Stay here if you wish to spend your vacation with other tourists and minimize your contact with any of the Yucatan's local culture.
Those mostly seeking beach, scuba, or diving who are a bit adventurous can easily find rooms on equally beautiful and less crowded beaches somewhere and hour or two drive south along the coast for 1/10th the cost of major Cancun hotels. Some Spanish language skills may aid in finding better deals. You can rent a car, or take the bus to Puerto Morelos (about 20 minutes) or Tulum (1 hour). Playa del Carmen (45 minutes, MXN$65) is between the two, but caters to the all-inclusive crowd. Taxis are also available.
Those looking for a base of operations who want good or luxury hotels and the advantages of urban life but prefer more local flavor may wish to stay in the Yucatan's main city of Mérida; many international flights in to Cancun continue on after a stop to Mérida's international airport.
The Ocean and Beaches. For the more advanced swimmers, the edge of the open ocean can make for a challenging and fun swimming experience. For less advanced swimmers, or those with little ones, pick a resort facing into the bay for a gentle and relaxing aquatic experience. The sand found here is ground up coral and doesn't get hot like you might expect.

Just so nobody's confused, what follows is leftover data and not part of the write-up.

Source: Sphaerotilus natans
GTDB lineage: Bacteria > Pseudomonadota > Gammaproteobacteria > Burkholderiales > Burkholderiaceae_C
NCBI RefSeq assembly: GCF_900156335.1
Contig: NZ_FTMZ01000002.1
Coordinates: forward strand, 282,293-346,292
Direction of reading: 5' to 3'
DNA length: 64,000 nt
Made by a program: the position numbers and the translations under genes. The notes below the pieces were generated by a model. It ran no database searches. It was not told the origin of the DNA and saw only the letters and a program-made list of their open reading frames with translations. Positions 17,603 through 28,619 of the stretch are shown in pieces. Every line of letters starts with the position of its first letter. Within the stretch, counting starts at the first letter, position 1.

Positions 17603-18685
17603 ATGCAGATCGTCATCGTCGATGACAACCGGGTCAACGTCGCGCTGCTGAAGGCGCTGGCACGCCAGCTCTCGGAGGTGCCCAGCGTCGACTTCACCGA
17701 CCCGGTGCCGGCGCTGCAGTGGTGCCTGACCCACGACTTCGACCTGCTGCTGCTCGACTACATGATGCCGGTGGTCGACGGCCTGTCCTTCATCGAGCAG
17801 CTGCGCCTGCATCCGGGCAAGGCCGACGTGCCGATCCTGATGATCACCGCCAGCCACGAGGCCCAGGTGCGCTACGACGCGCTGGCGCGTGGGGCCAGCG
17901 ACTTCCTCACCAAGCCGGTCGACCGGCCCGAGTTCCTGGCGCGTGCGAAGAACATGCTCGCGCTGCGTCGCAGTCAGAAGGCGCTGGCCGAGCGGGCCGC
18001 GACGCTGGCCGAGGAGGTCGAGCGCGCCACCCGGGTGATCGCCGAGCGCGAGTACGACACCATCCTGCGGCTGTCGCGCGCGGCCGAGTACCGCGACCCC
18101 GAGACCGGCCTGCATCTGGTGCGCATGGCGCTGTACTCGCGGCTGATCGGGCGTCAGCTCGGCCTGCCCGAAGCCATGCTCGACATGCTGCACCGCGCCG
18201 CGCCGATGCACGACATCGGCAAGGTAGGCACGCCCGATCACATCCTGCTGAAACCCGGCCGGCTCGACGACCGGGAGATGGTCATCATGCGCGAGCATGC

The markets. Bring your haggling skills and get ready for a vast shopping experience in any of the city markets. Great buys can be found, but you need the nerve to get the price right.
The best feature of the city is undoubtedly its transport links, with extremely cheap charter flight deals available to the UK (from around £100) and elsewhere, including the USA and Cuba.
Beware leaving Mexico without enough money. The Mexican Government charges a travel tax of around 500 pesos/50 US Dollars to actually leave the country.
Trips from Cancun
There are bus services to the coastal ruins of Tulum (2 hrs, 60 pesos), which are literally on the water, well excavated, and framed by powder white beaches.
The large ruins of Chichen Itza are often visited on a day trip from Cancun, but are rather distant and only a small portion of the site and attractions can be seen this way. If you find the ancient Maya of interest, spend a night at one of the hotels at Chichen so you needn't have a rushed incomplete visit.
The ruins of Tulum are another relatively nearby extraction. They are similar to Chichen Itza but are built beside a beautiful beach. Unlike Chichen Itza, you are not allowed to go inside or climb on the pyramids. Of the two sites, most people tend to prefer Chichen Itza.
Distant places include Palenque (14hrs approx, 450 pesos) and San Cristobal de las Casas (a nasty 17hrs, 500 pesos, well worth the journey); these are better visited using somewhere else much closer as a base.
Articles involving tourism in Mexico: